Grupo Questro CEO still bullish on Cabo

The par-3 15th at Cabo Real sits adjacent to the Sea of Cortez.

Grupo Questro is a major developer in Mexico, and particularly in Los Cabos, where three of its properties – Puerto Los Cabos, Cabo Real and Club Campestre – encompass 5,500 acres. Eduardo Sánchez Navarro, CEO of Grupo Questro, talked with Golfweek about those properties and the outlook for Los Cabos.

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Eduardo Sánchez Navarro

Golfweek: How has the Cabo market changed since your company got involved there in the 1980s?

Sánchez Navarro: There used to be nothing in Los Cabos – maybe a couple of hotels, few people traveling there, maybe 5,000 people living in the area. Some of the important things that have happened is that Los Cabos has been developed through integrated developments. At the beginning, you had three really big integrated developments: Cabo del Sol, Cabo Real and Palmilla. When you do integrated developments, the place comes out better because you don’t have segregated parcels. Also, 15 years ago we did the master plan for the whole Los Cabos area. That was very important because it didn’t allow people to come in and do high-rises and allowed us keep it low-density, high-end development. . . .

I think another important point was when we privatized El Dorado. It used to be public, but we privatized it with the guys from Discovery Land Co. It has been a huge success in that it has pushed Los Cabos to another level in the prices and the people that we have, and also in being in the eye of everybody.

Golfweek: What will be the impact of the G-20 economic summit that’s being held in Los Cabos in June?

Sánchez Navarro: First, it speaks very well of Los Cabos. It says that you have great security, great weather, great infrastructure to hold this kind of event. Plus, you have the 20 most important presidents and financial secretaries, so it will put Los Cabos in the eyes of everyone. Plus, it will leave a lot of money in Los Cabos because the hotels will be packed. But the most important part is the perception of Los Cabos.

Golfweek: Do the security problems elsewhere in Mexico harm the perception of Los Cabos?

Sánchez Navarro: The perception of security in Mexico is not very good because we’re having a lot of problems in the border cities with this war against the drug cartels. The other day an American friend who has properties in Los Cabos told me someone asked him, “Why are you going to Mexico? You have this big house (in the United States), and you’re going to Mexico every two months. The security in Mexico is horrible.” My friend said it’s like saying the security might be bad in Detroit, but that doesn’t mean you can’t go to Florida. Mexico is a big country and obviously we have some border cities that have big security problems, but we have other cities and states that are completely safe. Los Cabos obviously is one of them.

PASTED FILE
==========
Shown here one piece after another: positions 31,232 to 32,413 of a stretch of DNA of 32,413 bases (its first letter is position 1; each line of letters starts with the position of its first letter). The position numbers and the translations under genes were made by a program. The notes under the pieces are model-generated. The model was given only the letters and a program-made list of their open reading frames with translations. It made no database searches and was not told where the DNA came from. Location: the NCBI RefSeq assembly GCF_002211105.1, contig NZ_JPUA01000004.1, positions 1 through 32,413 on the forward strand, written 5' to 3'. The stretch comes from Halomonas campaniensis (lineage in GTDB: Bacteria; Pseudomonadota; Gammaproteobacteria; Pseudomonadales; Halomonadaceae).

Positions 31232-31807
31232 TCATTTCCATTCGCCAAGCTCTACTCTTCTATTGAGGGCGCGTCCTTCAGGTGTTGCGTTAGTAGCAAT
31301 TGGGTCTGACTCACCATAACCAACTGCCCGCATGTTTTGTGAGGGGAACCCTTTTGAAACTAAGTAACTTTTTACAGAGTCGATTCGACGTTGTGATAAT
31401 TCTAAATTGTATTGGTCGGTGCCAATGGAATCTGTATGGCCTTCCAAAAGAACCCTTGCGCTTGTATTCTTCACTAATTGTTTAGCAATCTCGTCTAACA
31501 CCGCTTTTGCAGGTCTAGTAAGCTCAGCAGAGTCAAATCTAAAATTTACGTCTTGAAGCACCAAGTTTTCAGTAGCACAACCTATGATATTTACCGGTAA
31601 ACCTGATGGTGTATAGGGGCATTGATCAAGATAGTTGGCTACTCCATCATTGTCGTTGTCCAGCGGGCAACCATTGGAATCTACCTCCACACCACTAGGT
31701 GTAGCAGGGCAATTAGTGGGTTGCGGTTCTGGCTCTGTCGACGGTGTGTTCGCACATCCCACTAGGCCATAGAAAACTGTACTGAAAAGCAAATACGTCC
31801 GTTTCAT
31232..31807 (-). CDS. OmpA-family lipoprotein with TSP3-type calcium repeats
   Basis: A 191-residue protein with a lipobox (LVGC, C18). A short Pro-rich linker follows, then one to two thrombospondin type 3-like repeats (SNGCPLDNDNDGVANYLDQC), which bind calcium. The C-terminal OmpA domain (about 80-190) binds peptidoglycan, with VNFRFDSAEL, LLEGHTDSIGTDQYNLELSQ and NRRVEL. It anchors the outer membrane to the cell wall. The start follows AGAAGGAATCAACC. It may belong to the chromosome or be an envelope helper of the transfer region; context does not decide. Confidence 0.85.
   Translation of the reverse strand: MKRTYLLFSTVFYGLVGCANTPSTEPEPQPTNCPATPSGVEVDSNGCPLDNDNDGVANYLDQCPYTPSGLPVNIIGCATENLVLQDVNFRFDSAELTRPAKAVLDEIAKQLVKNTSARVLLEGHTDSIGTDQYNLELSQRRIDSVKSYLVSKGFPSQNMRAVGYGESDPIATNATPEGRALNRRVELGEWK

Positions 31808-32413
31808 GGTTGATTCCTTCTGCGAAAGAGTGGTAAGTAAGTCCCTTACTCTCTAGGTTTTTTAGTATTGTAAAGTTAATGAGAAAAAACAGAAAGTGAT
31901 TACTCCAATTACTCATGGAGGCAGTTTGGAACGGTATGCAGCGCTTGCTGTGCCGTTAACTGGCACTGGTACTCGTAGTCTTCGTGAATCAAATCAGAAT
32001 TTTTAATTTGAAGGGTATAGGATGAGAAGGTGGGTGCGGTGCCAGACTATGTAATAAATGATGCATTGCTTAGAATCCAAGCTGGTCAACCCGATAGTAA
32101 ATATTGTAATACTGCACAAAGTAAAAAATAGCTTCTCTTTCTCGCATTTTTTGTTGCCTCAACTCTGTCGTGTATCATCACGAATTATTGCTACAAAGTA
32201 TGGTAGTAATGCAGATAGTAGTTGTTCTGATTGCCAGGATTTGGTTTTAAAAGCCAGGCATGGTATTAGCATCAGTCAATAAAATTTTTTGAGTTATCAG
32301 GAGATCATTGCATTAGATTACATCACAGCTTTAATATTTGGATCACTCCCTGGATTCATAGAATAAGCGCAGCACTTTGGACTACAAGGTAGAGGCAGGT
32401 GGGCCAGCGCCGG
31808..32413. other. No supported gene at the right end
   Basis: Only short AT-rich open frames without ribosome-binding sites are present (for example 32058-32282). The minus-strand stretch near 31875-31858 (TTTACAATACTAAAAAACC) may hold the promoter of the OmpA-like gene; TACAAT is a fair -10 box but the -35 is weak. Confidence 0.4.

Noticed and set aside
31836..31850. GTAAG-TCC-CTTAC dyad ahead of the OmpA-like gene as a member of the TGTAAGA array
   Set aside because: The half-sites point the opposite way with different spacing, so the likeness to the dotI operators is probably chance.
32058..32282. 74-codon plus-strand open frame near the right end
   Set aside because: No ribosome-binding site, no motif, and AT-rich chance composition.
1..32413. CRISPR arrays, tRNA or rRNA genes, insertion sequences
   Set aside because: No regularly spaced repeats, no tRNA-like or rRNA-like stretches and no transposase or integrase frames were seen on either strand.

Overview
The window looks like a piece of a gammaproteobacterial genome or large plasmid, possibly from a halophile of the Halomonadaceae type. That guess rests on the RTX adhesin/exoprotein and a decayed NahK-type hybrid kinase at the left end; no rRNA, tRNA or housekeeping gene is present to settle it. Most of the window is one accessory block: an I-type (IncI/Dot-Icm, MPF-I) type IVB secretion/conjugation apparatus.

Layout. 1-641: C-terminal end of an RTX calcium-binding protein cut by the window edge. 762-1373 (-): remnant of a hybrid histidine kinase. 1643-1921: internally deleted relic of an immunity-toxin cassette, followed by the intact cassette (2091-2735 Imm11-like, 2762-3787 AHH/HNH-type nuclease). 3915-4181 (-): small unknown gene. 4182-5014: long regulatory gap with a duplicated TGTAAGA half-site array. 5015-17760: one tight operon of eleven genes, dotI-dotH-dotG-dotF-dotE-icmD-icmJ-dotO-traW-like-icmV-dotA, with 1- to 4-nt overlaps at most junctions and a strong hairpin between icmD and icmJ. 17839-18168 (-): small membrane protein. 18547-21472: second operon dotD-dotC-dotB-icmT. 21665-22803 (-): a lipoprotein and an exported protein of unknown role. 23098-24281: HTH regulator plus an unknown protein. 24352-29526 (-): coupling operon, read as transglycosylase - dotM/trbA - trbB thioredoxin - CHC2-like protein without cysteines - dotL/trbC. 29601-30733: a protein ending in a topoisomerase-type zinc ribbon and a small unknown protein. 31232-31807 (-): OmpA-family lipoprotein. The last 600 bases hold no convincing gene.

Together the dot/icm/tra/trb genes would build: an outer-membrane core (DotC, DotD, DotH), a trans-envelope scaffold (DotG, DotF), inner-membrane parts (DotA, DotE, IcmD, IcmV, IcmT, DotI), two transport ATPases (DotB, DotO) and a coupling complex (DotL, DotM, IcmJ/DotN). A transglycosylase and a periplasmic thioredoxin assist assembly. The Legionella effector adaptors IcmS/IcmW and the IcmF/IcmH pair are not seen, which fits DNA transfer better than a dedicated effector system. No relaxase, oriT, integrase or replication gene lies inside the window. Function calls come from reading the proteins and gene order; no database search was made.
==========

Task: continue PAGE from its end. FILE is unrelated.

Golfweek: Do you try to position your properties in Los Cabos to appeal to different types of buyers?

Sánchez Navarro: Yes. Campestre is a project that we did thinking not of high prices. We were thinking of people who live in Los Cabos – Americans, Canadians, Mexicans. You have the golf course, the beach club, the prices are very accessible, the location is great near San Jose and on the highway to Cabo San Lucas. We have finished product there that goes from about $240,000 up to $1 million. It’s for people who would spend a lot of time in Los Cabos. We’re seeing right now more Canadians and Americans buying there. It’s a great way to go into Los Cabos, with something that’s not very expensive. And by being a member of Questro, you have access to the other courses at discounted prices.

In Puerto Los Cabos, the lots are bigger, the houses are bigger. We also divided Puerto Los Cabos into different clusters. We’ve been selling until now only lots, which go from about 7,000 square feet to about 45,000 square feet. It is focused more toward the U.S. and Canadian buyers. That’s where 90 percent of our buyers come from. This year we’re also starting to offer finished product in Puerto Los Cabos because we’ve seen that some people don’t want any hassles on the construction. It’s nice, hassle-free and at very good prices.

Golfweek: And who does Cabo Real cater to?

Sánchez Navarro: Right now we have nine hotels in that development, and we’re more focused on bringing in hotel guets.

Golfweek: Right now at Puerto Los Cabos, you have nine holes designed by Jack Nicklaus and nine by Greg Norman. What is your timeframe for building the remaining 18 holes at Puerto Los Cabos?

Sánchez Navarro: We don’t have the demand that we would like to have for it to break even. What’s happening now is we have started the construction of one hotel that will be finished by the end of this year. We’re starting in March construction of a second hotel that will be finished by the end of 2013, and there will be another hotel after that. So I think by the beginning of 2014, we will have about 800 rooms in Puerto Los Cabos from different hotels, and I think that will give us the demand for rounds to build the second 18 hotels. So I’m thinking sometime in 2014.

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